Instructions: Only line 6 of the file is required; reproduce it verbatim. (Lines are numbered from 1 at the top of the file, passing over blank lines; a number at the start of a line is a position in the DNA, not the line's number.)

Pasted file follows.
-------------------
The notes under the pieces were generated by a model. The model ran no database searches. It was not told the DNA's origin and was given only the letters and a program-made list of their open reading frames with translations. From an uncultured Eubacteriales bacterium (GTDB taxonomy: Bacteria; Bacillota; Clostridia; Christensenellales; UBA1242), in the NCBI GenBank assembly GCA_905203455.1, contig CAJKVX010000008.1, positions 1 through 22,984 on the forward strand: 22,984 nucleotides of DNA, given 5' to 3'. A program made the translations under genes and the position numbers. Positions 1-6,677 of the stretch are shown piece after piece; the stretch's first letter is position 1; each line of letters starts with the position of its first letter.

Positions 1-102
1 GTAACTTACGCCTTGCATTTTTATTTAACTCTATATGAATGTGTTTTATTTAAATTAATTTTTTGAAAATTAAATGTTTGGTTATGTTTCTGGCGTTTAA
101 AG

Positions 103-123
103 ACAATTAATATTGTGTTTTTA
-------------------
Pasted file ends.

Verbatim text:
103 ACAATTAATATTGTGTTTTTA